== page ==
Historically, hormone replacement therapy (HRT) has been used to reduce the progression of osteoporosis, relieve the symptoms of menopause, and reduce the cardiovascular risk profile. Several studies including the Heart Estrogen Progestin Replacement Study (HERS) and the Women's Health Initiative (WHI) have shown an increased risk of venous thromboembolism with the use of HRT. A two- to four-fold increased risk, compared to nonusers, has been shown.26,29

Caval Filter Insertion During Pregnancy

The choice of therapy for DVT of the lower extremity during pregnancy has been widely debated. Warfarin passes through the placenta to the fetus and may cause fetal complications and or death. Heparin, in contrast, does not cross the placenta, but its long-term use may be impractical and may increase the risk of bleeding, osteoporosis, and neurological complications.

Discovery and identification of Opgocif

OPG OCIF is a 401 amino acid protein with four cysteine-rich domains and two death domain homologous regions (Fig. 2). The death domain homologous regions share structural features with 'death domains' of TNF receptor p55, Fas and TRAIL receptors, which mediate apoptotic signals. OPG OCIF strongly inhibited osteoclast formation induced by either 1a,25(OH)2D3, PTH, prostaglandin E2 (PGE2) or IL-11 in mouse co-culture (Simonet et al 1997, Tsuda et al 1997, Yasuda et al 1998a). Analyses of transgenic mice expressing Opg Ocif and animals injected with OPG OCIF have demonstrated that this factor suppresses osteoclastic bone resorption, resulting in increased bone mass (Simonet et al 1997, Yasuda et al 1998a). In contrast, Opg Ocif knockout mice exhibited severe osteoporosis due to enhanced osteoclastogenesis (Bucay et al 1998, Mizuno et al 1998). These results suggest that OPG OCIF is a physiologically important inhibitor of osteoclastic bone resorption.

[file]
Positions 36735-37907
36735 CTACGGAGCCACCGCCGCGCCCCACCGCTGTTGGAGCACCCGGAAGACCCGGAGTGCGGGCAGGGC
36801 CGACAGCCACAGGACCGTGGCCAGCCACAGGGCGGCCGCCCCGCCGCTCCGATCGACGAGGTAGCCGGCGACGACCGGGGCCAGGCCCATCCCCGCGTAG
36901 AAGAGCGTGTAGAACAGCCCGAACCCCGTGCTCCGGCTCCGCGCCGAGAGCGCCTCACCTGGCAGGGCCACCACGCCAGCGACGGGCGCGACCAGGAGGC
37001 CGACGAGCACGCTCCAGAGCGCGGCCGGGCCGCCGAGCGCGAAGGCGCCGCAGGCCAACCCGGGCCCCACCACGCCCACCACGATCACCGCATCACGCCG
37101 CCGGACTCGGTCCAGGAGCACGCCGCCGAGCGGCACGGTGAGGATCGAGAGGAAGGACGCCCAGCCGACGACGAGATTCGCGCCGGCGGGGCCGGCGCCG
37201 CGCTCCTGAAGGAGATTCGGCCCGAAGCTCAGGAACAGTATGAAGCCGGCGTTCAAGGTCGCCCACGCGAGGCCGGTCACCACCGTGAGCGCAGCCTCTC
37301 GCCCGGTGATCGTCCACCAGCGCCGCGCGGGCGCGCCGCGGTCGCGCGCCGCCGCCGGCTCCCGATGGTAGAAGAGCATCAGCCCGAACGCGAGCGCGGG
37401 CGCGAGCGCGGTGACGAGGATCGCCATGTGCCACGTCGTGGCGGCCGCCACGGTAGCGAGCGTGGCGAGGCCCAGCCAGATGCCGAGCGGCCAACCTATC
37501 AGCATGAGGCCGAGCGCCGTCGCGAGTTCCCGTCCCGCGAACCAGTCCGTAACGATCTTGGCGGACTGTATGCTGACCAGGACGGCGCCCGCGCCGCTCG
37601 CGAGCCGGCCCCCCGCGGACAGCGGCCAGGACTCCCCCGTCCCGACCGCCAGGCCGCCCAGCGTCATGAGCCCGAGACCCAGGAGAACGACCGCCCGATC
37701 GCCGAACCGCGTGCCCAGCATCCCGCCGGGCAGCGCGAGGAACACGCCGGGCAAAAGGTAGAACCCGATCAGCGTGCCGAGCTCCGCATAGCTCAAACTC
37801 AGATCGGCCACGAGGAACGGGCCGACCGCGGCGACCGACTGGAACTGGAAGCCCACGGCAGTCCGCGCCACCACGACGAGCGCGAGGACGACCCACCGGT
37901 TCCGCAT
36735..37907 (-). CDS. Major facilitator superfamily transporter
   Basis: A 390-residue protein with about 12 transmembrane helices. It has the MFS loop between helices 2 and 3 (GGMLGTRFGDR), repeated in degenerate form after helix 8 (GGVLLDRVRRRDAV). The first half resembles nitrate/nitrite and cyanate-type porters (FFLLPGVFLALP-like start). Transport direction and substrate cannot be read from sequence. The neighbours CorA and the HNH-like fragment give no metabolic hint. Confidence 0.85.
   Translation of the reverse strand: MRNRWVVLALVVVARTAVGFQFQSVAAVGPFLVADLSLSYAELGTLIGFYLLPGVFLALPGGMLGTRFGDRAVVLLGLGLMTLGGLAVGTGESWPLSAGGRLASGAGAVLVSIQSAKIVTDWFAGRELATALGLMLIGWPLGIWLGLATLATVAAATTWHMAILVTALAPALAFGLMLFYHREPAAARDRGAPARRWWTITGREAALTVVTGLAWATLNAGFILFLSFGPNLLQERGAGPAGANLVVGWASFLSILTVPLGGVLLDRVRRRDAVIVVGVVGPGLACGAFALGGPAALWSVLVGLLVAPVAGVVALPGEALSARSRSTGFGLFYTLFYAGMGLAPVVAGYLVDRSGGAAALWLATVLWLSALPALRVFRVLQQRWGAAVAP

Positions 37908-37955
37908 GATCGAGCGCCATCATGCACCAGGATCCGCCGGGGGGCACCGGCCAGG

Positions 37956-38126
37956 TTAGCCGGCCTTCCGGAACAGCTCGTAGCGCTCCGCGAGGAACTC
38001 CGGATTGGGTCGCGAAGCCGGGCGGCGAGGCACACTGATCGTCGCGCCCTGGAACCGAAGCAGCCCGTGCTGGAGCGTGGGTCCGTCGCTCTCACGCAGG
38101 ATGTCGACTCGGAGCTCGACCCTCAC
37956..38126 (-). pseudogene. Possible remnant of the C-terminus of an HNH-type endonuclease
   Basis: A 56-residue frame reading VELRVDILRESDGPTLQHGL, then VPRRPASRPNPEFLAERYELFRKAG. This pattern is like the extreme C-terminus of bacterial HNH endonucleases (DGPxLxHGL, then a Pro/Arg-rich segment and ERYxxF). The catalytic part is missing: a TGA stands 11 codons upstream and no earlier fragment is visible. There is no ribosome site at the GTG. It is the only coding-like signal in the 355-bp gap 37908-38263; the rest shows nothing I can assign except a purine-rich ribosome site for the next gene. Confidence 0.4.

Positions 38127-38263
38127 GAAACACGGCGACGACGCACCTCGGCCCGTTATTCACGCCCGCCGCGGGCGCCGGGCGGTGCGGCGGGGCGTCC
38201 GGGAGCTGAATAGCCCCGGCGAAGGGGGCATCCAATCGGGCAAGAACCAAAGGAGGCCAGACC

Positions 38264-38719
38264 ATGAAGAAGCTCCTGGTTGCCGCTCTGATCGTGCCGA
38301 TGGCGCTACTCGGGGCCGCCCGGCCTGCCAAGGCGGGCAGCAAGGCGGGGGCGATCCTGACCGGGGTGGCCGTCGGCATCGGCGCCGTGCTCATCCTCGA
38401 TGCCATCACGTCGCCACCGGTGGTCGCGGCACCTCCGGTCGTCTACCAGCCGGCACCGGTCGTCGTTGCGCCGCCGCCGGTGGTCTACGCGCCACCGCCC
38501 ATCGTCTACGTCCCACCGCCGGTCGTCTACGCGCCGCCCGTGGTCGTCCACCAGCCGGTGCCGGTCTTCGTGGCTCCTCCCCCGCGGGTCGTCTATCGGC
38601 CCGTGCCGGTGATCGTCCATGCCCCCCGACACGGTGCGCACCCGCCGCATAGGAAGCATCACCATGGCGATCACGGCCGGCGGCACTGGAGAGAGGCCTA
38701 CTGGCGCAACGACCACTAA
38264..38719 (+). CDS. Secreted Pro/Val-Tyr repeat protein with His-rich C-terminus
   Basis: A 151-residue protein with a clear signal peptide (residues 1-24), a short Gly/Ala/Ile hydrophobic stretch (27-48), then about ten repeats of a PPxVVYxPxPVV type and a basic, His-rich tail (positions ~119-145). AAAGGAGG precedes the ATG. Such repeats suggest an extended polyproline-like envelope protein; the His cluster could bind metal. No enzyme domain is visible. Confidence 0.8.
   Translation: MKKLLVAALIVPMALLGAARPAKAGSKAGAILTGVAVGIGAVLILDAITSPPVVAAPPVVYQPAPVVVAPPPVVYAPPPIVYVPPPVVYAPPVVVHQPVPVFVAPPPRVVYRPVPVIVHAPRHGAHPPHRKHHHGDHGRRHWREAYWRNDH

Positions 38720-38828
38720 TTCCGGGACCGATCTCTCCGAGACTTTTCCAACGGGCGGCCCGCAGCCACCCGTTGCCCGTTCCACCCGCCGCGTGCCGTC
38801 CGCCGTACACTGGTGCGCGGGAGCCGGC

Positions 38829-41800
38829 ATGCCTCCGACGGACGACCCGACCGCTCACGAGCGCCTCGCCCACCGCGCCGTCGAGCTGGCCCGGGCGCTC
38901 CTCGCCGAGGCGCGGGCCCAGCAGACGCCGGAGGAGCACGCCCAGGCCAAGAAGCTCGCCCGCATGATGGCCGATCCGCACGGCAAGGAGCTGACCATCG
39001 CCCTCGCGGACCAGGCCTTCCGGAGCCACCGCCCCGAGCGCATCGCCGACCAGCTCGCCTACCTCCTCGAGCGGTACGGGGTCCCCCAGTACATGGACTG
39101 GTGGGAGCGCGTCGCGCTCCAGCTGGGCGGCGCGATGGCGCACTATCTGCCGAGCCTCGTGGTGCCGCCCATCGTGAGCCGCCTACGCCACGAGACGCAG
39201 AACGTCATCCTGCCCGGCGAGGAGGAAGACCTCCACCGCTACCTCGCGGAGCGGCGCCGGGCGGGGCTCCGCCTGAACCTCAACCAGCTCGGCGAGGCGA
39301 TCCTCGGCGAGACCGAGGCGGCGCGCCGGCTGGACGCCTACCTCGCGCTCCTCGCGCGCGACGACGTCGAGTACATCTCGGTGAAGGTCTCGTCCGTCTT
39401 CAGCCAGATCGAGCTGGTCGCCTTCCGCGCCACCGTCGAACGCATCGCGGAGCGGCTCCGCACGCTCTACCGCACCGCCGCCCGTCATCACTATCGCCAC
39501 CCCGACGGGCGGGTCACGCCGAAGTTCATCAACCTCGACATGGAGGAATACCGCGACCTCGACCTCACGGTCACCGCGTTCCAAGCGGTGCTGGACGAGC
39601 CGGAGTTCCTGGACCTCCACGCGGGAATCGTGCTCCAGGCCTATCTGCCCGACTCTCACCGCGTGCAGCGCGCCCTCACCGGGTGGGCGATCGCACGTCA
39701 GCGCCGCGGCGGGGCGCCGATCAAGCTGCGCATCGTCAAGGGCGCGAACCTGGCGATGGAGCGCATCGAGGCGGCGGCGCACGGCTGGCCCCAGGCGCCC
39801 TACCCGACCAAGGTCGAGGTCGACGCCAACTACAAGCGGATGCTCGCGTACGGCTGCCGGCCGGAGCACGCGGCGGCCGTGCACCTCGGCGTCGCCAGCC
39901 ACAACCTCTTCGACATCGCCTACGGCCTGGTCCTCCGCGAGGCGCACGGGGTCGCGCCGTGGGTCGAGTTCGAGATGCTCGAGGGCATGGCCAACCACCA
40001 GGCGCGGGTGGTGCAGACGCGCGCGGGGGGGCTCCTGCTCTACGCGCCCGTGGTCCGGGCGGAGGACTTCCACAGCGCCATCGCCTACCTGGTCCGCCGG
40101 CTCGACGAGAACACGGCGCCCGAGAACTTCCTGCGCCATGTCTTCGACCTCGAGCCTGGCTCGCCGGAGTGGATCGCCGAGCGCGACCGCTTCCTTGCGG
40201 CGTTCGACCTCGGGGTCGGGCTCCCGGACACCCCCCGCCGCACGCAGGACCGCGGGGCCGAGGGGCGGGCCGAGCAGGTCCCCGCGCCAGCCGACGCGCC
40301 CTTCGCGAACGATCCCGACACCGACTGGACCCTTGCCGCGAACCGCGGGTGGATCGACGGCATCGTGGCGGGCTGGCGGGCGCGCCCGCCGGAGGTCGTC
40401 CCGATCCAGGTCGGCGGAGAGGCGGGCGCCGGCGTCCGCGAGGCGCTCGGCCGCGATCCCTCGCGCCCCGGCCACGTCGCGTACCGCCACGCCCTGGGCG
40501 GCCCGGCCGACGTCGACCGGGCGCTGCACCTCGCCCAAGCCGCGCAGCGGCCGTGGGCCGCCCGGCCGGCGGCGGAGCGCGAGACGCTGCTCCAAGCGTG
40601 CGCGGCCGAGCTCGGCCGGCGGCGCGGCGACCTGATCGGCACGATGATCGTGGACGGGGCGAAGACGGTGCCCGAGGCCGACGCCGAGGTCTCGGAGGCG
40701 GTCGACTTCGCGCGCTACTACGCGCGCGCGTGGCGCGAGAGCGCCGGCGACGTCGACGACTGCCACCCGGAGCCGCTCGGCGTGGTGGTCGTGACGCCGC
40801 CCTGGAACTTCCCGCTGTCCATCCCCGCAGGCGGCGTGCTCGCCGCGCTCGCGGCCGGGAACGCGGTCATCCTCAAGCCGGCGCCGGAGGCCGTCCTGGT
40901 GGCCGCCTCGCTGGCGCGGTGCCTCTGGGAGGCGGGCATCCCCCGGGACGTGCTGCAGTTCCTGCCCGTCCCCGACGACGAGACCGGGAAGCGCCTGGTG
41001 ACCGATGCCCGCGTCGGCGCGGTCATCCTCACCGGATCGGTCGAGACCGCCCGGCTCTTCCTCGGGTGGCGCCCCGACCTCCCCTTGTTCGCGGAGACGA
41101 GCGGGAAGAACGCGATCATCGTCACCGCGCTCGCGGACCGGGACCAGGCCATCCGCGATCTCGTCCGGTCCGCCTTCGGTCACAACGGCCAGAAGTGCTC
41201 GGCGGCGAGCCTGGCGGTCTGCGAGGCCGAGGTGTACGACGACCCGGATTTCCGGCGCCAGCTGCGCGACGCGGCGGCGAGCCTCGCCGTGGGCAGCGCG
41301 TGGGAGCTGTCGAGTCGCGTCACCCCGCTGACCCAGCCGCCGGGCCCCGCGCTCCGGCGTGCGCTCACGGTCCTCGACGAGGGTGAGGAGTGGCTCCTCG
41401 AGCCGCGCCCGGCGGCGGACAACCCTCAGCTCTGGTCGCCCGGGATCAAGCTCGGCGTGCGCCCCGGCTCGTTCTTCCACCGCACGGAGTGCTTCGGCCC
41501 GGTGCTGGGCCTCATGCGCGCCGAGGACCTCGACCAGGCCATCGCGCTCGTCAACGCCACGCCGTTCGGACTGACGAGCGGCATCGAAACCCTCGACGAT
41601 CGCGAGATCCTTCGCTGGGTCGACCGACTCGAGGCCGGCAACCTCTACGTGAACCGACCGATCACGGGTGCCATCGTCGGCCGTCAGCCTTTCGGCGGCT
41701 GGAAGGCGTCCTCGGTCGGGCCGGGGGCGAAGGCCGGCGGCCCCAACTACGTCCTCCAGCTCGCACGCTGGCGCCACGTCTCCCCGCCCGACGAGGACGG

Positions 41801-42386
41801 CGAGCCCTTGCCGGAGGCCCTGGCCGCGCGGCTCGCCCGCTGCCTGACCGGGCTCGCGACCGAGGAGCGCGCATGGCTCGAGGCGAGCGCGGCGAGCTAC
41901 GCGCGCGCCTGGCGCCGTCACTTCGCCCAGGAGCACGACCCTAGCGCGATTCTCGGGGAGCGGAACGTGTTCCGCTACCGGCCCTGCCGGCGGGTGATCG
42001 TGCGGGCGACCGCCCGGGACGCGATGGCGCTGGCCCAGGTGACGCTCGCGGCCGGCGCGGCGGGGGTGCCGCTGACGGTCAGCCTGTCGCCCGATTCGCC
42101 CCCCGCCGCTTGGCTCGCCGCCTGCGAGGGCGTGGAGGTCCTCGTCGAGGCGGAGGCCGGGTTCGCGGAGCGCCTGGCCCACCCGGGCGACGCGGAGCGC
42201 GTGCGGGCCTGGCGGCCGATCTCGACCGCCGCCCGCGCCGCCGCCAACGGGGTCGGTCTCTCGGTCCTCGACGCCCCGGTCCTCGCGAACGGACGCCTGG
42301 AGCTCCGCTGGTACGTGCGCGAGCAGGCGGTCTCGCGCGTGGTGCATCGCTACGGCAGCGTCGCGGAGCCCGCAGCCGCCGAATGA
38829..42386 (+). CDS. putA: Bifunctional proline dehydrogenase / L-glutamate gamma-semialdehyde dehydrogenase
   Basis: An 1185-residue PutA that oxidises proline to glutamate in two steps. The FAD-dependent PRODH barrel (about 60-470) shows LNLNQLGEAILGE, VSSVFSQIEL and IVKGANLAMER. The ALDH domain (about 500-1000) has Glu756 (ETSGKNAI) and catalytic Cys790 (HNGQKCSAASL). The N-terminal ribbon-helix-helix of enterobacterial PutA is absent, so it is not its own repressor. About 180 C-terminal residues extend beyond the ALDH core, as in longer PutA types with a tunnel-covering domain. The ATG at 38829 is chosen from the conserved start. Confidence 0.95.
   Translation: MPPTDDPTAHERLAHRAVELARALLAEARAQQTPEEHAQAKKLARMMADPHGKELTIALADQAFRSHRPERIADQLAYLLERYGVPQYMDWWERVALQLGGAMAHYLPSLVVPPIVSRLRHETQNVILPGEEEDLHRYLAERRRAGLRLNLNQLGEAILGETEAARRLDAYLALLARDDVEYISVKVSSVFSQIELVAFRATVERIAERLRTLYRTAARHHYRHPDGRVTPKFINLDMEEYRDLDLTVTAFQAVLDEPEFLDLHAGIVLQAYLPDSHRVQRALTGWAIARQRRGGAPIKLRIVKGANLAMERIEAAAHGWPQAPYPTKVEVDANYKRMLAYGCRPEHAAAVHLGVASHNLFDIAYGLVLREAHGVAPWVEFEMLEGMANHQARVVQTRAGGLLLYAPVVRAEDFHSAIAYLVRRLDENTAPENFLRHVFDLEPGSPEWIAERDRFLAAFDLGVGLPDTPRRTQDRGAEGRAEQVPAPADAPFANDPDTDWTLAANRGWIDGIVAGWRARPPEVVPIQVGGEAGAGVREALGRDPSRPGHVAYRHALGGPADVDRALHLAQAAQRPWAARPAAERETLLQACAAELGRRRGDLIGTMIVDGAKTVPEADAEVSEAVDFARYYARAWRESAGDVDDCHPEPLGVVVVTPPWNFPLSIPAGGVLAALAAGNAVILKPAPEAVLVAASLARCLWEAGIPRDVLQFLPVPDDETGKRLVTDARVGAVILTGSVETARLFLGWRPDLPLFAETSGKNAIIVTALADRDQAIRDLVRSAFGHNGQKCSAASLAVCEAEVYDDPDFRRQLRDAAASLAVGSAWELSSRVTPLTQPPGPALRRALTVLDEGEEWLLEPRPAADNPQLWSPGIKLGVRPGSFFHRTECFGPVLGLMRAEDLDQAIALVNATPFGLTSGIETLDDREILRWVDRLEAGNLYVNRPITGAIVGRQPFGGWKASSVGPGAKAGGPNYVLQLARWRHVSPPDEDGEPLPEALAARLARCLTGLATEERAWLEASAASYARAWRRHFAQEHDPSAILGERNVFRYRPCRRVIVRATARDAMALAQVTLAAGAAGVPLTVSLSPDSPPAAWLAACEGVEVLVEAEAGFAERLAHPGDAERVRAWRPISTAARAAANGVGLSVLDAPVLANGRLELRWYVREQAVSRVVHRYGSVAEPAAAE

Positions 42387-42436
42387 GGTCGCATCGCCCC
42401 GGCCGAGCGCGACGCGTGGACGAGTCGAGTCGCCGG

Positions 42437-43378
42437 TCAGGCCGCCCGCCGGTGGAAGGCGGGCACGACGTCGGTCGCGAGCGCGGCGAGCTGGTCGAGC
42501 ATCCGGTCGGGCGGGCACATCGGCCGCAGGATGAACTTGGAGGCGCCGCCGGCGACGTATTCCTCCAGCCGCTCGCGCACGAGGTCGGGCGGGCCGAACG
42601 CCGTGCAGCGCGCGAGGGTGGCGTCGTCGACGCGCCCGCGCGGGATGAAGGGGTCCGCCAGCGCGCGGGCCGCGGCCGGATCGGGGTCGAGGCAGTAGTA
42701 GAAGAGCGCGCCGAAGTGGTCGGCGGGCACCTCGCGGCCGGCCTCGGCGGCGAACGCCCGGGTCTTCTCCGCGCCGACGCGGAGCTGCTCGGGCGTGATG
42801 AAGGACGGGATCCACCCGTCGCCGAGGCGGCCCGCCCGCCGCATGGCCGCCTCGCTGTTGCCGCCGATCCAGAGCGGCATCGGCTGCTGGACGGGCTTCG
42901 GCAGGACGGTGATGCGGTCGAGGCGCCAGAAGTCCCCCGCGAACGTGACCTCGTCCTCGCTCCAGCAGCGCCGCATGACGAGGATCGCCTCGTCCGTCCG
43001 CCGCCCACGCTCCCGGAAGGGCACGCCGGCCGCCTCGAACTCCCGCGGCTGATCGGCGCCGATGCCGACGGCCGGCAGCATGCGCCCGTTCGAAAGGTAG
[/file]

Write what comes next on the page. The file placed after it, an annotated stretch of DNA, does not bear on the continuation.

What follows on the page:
Bone Cell Response To Strain And Mechanical Forces